30 October 2010

I Think We're Alone Now

For the first time recently, I spent a day on my own, one-on-one, with the Doozer. Yes, he is two. And this was the first time I spent almost an entire day alone with my son. I almost couldn't believe that this was the first time. It seemed so unlikely, but it was actually true. From breakfast through dinner, it was just me and him. The boys. Alone.

Within fifteen minutes of my wife leaving the house in the morning, the Doozer took a header off an armchair in the living room. He'd been messing around on the chair, during Sesame Street, leaning over the side, as he is wont to do, as I'd witnessed him do a hundred times before. I was sitting nearby on the couch, surfing the Internet no doubt (I was probably perusing The Playlist, reading up on the controversy over the trailer for The Dilemma or the potential release date of Terrence Malick's Tree of Life—you know, something important).

He flipped off the side of the chair just as I looked over. I sprung into action (too late of course and only after I delicately set down the laptop, it is a relatively new purchase, after all). In the moment, I was convinced that he landed on his head and we were going to have serious problems. But he jumped right up and cried out about his back. He'd landed on his back. He asked me to kiss it. And then it was all better. No, really. If only that worked for adults, as well.

It did nothing to curtail the feeling I suddenly had that there was a reason I'd never spent that much alone time with my son. Because apparently I cannot be trusted in such a situation. But instead, the day just went on. Seriously, kids are crazy resilient. How does that happen?

Anyway, that afternoon, we had two attempted naps that both ended in failure. I found myself with almost no free time. Yes, I did manage to watch at least one episode of Bored to Death, wash, dry, and fold a load of laundry, plus empty and restock the dishwasher (I can be a pretty good husband sometimes). But when my wife returned around dinnertime, I did find myself complaining about the lack of naps and how I got nothing done (at least, nothing that I wanted to or thought I would get done). She rolled her eyes and did not respond. Though she did later inquire if the experience destroyed or deflated my whole stay-at-home-dad fantasy.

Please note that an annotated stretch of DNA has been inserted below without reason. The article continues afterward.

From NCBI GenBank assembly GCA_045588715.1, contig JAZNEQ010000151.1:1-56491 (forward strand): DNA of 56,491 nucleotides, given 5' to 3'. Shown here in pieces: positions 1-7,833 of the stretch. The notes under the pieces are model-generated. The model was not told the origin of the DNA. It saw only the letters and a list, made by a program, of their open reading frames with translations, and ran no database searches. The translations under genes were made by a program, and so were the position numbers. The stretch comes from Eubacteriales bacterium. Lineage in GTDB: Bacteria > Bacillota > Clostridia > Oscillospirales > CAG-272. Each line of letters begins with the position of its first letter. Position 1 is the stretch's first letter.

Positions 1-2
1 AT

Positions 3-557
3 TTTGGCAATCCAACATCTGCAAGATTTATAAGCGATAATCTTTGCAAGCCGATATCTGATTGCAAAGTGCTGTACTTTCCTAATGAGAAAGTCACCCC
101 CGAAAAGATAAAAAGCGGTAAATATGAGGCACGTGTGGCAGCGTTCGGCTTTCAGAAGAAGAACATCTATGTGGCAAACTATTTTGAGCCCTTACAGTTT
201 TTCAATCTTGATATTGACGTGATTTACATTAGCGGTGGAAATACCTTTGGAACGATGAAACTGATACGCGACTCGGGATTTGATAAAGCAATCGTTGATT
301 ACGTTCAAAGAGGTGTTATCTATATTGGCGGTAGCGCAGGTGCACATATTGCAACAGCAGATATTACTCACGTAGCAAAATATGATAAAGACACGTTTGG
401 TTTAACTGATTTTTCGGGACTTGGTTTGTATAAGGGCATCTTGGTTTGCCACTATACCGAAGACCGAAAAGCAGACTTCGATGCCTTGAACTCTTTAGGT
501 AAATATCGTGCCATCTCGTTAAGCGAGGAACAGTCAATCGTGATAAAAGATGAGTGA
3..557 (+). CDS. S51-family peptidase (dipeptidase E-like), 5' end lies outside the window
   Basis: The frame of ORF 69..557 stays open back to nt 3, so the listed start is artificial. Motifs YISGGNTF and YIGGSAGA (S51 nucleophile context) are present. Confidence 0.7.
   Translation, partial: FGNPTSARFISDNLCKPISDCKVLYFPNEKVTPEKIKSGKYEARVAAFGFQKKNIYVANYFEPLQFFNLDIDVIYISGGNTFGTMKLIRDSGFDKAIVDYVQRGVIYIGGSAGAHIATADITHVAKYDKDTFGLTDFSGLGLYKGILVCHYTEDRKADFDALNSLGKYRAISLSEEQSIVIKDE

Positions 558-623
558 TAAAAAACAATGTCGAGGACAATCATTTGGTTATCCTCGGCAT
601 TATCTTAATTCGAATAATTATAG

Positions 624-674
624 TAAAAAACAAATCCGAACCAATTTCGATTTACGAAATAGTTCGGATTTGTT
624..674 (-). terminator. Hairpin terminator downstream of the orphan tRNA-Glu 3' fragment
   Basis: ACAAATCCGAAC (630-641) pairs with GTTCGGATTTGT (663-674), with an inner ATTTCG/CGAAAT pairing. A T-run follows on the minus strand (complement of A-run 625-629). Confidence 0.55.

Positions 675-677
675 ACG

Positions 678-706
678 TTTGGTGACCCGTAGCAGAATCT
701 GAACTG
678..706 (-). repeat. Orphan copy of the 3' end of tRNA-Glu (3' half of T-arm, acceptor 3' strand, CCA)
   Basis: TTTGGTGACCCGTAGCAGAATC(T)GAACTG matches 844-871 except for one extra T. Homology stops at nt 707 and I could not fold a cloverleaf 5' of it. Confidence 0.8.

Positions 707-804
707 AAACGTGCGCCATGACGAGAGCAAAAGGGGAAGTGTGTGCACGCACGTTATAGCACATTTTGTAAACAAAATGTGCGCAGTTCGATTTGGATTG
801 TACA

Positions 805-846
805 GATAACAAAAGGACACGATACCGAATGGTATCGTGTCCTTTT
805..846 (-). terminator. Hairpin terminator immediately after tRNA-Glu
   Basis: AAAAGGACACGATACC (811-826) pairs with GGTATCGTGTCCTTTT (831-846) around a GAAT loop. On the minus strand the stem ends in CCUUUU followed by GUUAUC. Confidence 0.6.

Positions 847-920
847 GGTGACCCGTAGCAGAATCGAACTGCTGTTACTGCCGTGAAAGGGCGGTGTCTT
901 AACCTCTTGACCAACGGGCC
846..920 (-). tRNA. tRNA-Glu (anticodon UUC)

It didn't. It hasn't. Not yet.

Still, the whole thing got me thinking about how the modern, contemporary dad experience is not always all that different from the traditional, old-fashioned dad experience of earlier eras. While we've all heard that this generation of fathers is supposedly more engaged, more involved, than previous generations, it doesn't always feel that way. Seeing your child on nights and weekends can sometimes make you feel like an absentee parent, even if you're nothing of the sort. And it's not due to a lack of interest or desire, but rather outside forces conspiring against you (financial reality, society, the universe). It feels like those old 1950s notions of the breadwinner and the homemaker still exist, that our society hasn't changed all that much over the decades. Almost like you're a character out of Mad Men (except that I can't drink at work—where are those jobs nowadays? I mean, come on).

Because here's the thing. Kids are expensive. They cost a lot of money (and he's only 2!). So somebody's got to go out and earn the scratch to take care of him. Buy him the organic milk and the diapers and the toys and everything else. Sometimes ridiculously expensive. Sure, we could drop out and join a commune, abandon the consumer lifestyle, forget about a mortgage and a nice TV and groceries from Whole Foods. But somewhere inside, I guess, I'm just too addicted to modern convenience. I go to work every day to provide for my family, sure, to keep a roof over our heads and food on the table, the necessities—but I also like to buy DVDs and Chinese take-out.

Sometimes, my wife complains about the fact that I don't appreciate that I get to be around grown-ups all day (a debatable point) and engage in adult conversations. I suppose I do take this for granted. With a two year-old you can't really engage in meaningful discourse about the genius of Aaron Sorkin's script for The Social Network or the awesomeness of Glee doing Rocky Horror, the midterm elections or the new album from Margot and the Nuclear So-and-So's or the irony of Jonathan Franzen's Freedom being chosen for the Oprah Book Club.

And she's right. To a degree. But there is one conversation that I will gladly have with the Doozer over any adult conversation I could have. It goes something like this:

"Hi, Dada."

"Hi, buddy."

"Dada came home from work."

"Yes. I did come home from work."

"Dada sit down and color with me."

"Sure, pal. Anything you want."

Mostly, I'm just relieved he actually remembers who I am.

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